Dr Eric Edlund, Vice President of Science at CarbonCloud, explained: “The UK-grown tomato, which has been less travelled, but grown in a greenhouse, has a greater climate impact than a Spanish tomato not grown in a greenhouse.

“This is just one example of how food we think is more artificial and processed doesn’t always have a bigger footprint.”

In terms of alcohol, the study found that gin emits 2.8 kg CO2/kg more than red wine.

In terms of alcohol, the study found that gin emits 2.8 kg CO2/kg more than red wine.

Ground beef produces 16 kg CO2/kg

Ready-made beef burgers produce 22 kg CO2/kg

Looking at popular meats, ground beef (left) has been found to produce 25 percent less CO2 than cooked hamburgers (right).

While you may be worried that these exchanges will increase the price of your weekly store, CarbonCloud says this is not the case.

Average costs for ‘high carbon’ and ‘low carbon’ baskets were compared using www.trolley.co.uk which confirmed they were the same price.

“The swap basket proves that reducing the carbon footprint of the British weekly shop does not mean spending more money,” CarbonCloud added.

The report comes shortly after University of Bristol researchers urged restaurants to add carbon labels to their menus to encourage diners to choose greener options.

In their study, the team asked survey participants whether they would order a beef, chicken, or vegetarian filling

Each burrito was accompanied by a traffic light-style sustainability rating, of which the vegetarian option was marked in green as the most sustainable.

They found that five percent more participants went vegan when ecolabels were enabled, and 15 percent more chose vegan or chicken, the second-most eco-friendly option.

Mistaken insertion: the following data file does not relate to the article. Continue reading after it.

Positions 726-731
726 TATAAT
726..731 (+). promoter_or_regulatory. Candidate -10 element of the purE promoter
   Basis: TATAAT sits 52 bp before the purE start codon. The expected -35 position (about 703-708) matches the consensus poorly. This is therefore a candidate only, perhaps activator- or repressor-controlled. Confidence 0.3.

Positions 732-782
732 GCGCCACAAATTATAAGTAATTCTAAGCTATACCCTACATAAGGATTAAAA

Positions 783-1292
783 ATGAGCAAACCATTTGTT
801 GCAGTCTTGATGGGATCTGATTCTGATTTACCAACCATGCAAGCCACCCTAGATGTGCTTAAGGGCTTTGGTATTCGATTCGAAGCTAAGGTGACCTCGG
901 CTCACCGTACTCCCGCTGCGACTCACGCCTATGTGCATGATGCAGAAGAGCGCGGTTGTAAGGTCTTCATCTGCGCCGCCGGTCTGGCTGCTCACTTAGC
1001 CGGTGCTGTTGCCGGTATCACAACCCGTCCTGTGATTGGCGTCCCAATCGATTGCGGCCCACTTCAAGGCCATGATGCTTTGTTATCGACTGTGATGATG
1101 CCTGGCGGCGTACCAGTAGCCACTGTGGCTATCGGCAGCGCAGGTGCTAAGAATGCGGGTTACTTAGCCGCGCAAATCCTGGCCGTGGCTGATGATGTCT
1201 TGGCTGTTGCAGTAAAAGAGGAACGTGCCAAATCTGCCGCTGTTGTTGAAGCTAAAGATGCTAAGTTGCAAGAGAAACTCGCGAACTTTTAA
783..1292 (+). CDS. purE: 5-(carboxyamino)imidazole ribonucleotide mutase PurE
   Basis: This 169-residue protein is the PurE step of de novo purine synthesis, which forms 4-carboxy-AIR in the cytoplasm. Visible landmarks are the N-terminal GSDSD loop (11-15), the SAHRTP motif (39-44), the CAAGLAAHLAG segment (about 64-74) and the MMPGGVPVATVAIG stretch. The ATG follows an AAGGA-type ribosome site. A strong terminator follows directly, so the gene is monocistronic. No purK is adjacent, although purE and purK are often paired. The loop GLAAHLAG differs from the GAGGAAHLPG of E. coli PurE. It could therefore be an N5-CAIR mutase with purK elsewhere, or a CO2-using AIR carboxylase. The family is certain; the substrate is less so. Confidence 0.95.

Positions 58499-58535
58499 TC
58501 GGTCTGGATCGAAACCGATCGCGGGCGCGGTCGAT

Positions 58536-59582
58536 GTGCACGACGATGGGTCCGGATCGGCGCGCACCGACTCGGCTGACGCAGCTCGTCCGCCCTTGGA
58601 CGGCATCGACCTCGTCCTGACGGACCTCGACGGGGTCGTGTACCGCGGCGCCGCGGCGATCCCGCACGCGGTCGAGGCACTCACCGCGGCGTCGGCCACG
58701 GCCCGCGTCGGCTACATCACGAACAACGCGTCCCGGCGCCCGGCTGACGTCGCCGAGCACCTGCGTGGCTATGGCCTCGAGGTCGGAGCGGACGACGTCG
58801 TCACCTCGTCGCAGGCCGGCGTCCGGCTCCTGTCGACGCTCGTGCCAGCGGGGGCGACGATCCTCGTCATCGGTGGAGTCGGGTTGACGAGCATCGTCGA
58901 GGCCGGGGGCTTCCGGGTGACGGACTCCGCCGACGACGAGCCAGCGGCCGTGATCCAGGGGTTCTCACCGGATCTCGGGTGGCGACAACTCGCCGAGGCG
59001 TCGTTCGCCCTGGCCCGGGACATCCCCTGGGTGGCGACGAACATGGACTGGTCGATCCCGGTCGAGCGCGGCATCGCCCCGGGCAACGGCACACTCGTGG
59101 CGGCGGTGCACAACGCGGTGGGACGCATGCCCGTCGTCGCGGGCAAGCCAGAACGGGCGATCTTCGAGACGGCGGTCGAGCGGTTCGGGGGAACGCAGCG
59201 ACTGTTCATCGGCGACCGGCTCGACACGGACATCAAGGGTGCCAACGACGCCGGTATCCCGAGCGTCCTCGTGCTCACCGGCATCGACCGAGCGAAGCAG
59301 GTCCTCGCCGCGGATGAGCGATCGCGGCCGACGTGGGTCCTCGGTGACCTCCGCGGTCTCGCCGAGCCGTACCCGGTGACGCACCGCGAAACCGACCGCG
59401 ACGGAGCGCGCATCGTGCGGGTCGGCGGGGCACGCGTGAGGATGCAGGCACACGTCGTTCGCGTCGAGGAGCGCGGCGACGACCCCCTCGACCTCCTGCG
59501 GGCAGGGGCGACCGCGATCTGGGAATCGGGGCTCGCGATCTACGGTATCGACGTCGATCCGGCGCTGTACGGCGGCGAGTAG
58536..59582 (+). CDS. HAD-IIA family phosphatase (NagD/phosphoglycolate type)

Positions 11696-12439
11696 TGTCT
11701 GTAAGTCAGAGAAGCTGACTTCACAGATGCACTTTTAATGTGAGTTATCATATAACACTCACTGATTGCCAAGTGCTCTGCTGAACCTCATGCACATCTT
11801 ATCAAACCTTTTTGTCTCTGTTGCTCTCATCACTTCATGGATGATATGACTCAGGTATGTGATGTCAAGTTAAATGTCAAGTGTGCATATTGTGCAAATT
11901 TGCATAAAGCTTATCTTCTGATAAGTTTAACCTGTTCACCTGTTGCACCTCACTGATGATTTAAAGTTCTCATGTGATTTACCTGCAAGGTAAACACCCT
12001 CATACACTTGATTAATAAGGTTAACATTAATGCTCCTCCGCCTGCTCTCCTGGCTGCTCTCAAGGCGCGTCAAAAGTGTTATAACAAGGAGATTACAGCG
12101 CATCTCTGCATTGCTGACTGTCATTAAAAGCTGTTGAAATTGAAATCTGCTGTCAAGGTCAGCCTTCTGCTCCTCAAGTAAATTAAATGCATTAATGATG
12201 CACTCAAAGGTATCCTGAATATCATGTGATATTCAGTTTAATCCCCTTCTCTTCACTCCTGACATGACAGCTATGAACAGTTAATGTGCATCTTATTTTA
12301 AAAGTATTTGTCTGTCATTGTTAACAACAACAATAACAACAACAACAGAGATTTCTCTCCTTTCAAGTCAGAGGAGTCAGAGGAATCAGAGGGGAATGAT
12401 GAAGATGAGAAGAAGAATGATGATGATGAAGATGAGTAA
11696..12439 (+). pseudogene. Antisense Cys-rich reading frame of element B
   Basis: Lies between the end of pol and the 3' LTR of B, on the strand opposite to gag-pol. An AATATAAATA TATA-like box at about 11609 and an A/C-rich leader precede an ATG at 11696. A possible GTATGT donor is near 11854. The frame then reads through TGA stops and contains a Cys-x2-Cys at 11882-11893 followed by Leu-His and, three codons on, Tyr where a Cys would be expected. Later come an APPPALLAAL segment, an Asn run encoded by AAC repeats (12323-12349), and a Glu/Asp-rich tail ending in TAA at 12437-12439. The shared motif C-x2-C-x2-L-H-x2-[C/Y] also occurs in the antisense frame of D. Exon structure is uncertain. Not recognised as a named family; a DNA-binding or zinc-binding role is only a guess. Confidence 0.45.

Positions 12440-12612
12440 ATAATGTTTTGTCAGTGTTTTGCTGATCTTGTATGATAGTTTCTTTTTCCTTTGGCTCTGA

The authors write: “Environmental labeling was particularly effective among those who were motivated to be sustainable.”

WHAT IS THE CARBON FOOTPRINT OF SANDWICHES?

Scientists say that the total annual consumption of sandwiches in the UK has the same environmental impact as the use of about eight million cars a year.

The researchers arrived at this figure after studying the carbon footprint of various types of sandwiches, both homemade and packaged.

A team from the University of Manchester calculated the carbon dioxide equivalent (CO2 eq.) — the standard measure of carbon footprint — for snacks.

Their calculation was based on data from the British Sandwich Association (BSA), according to which 11.5 billion sandwiches are eaten annually in the UK.

This shows the total carbon footprint (grams of CO2 per sandwich) of 24 store-bought sandwiches.

Daily breakfast 1441.3 g

Ham and cheese 1349.5g

Shrimps and mayonnaise 1254.7g

Egg and bacon 1182.4g

Salad with ham 1119.1g

Cheese Paharya 1112.1g

Sausage and brown sauce 1087.2g

Double cheese and onion 1078.4g

Cheese and tomatoes 1067.3 g

Fried chicken with bacon 1030g

Bacon, lettuce and tomatoes 1007.4g

Ham and mustard 1000.5g

Fried chicken stuffed 991g

Ham and mayonnaise 978.2g

Cheese and mayonnaise 976.2g

Chicken salad 963g

Cheese and pickle 956.4 g

Ham and egg 947.8g

Tuna and cucumber 942.9g

Chicken and mayonnaise 887g

Free range egg and arugula 853.8 g

Tuna and sweet corn 851.6g

Chicken and sweet corn 769g

Egg mayonnaise and watercress 739.0g